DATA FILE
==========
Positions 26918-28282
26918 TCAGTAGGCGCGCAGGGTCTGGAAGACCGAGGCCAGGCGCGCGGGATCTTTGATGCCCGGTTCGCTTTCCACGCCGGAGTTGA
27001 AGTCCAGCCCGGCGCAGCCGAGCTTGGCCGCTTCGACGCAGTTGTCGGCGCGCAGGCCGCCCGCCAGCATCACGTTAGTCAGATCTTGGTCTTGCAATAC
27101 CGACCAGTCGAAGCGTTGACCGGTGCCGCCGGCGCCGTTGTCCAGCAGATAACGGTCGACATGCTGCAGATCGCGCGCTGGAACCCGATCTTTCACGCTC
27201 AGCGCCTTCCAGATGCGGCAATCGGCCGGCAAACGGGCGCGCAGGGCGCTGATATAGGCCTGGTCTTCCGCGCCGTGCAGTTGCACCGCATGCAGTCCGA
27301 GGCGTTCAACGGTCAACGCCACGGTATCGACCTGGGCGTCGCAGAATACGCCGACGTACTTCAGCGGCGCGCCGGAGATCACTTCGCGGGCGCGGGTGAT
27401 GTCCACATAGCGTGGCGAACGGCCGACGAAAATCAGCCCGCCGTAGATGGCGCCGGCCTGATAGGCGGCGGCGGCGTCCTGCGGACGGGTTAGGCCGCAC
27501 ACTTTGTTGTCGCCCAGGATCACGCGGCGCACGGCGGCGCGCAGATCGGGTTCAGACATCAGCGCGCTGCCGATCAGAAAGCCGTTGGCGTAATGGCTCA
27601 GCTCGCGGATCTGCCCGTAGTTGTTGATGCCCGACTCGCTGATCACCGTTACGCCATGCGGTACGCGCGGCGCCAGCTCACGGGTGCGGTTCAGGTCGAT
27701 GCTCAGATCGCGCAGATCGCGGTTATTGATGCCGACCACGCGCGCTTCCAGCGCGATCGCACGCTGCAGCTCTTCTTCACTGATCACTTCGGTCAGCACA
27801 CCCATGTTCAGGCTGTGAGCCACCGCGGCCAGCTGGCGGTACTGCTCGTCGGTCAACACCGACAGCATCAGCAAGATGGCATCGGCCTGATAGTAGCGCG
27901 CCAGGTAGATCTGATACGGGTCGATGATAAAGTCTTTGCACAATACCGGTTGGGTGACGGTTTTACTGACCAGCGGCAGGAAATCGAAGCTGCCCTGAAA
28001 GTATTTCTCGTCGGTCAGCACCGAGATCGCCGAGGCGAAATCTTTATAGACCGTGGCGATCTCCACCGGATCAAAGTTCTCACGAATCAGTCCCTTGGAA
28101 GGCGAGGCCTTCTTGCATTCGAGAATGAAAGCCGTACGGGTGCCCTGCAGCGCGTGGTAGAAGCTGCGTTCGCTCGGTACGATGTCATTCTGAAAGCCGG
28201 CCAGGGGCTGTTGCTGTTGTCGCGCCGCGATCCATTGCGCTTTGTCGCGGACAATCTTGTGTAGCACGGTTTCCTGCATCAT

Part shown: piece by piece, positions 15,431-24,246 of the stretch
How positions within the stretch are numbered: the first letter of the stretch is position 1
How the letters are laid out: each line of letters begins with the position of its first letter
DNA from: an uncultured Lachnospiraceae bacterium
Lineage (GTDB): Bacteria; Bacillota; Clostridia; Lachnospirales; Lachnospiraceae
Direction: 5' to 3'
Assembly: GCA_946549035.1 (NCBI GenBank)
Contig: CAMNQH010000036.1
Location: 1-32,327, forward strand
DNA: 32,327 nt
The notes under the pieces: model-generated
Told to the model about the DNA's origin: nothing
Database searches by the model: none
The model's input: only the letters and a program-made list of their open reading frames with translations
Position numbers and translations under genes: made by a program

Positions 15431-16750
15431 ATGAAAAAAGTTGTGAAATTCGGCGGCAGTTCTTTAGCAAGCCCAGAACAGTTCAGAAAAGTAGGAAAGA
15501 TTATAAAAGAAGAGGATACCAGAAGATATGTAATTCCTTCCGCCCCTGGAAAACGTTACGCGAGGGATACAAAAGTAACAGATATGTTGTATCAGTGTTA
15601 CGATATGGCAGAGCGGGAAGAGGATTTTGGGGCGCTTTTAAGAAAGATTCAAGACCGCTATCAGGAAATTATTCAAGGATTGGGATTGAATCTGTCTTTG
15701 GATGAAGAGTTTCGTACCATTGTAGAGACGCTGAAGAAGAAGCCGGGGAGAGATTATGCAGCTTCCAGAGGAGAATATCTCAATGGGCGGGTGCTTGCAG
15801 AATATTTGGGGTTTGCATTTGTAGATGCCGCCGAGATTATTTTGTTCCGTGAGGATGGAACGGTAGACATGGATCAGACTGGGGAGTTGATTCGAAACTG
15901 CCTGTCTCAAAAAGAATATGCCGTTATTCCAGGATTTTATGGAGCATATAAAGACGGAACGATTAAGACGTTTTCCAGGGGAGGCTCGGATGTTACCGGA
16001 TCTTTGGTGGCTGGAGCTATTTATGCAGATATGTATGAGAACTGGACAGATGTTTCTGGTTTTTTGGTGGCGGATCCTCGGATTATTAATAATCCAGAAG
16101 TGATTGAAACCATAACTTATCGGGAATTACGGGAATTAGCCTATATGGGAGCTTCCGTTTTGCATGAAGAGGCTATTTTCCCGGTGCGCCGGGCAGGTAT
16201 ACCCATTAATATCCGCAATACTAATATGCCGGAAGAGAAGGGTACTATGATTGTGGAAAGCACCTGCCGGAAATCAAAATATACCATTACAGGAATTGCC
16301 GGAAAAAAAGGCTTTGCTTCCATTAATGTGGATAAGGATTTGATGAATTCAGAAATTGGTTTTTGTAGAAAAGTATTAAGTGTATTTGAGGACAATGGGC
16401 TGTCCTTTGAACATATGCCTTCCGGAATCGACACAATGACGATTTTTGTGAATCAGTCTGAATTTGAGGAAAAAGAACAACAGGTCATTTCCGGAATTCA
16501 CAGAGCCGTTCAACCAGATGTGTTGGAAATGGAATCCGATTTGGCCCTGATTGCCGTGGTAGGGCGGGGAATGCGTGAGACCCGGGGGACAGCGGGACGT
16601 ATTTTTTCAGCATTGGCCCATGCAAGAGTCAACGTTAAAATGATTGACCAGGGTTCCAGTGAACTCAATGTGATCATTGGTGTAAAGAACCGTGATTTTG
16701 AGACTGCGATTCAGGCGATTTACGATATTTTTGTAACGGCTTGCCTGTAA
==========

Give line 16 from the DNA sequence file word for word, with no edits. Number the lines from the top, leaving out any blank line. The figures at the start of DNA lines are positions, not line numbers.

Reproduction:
Part shown: piece by piece, positions 15,431-24,246 of the stretch